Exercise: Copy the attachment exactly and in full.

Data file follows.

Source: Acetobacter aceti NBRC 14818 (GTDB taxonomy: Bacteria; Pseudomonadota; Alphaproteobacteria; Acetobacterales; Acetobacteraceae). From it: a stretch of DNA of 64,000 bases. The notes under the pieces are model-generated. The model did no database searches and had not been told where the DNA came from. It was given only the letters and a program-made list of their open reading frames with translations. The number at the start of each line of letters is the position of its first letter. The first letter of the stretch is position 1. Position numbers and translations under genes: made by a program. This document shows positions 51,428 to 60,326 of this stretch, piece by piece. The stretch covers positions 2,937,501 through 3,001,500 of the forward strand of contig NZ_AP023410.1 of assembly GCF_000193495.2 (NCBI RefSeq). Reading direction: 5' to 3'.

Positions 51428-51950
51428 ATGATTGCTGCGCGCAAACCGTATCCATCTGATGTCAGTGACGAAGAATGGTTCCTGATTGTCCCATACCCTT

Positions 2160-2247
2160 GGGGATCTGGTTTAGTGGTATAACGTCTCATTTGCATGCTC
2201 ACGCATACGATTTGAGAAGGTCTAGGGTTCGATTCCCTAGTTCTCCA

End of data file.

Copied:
Source: Acetobacter aceti NBRC 14818 (GTDB taxonomy: Bacteria; Pseudomonadota; Alphaproteobacteria; Acetobacterales; Acetobacteraceae). From it: a stretch of DNA of 64,000 bases. The notes under the pieces are model-generated. The model did no database searches and had not been told where the DNA came from. It was given only the letters and a program-made list of their open reading frames with translations. The number at the start of each line of letters is the position of its first letter. The first letter of the stretch is position 1. Position numbers and translations under genes: made by a program. This document shows positions 51,428 to 60,326 of this stretch, piece by piece. The stretch covers positions 2,937,501 through 3,001,500 of the forward strand of contig NZ_AP023410.1 of assembly GCF_000193495.2 (NCBI RefSeq). Reading direction: 5' to 3'.

Positions 51428-51950
51428 ATGATTGCTGCGCGCAAACCGTATCCATCTGATGTCAGTGACGAAGAATGGTTCCTGATTGTCCCATACCCTT

Positions 2160-2247
2160 GGGGATCTGGTTTAGTGGTATAACGTCTCATTTGCATGCTC
2201 ACGCATACGATTTGAGAAGGTCTAGGGTTCGATTCCCTAGTTCTCCA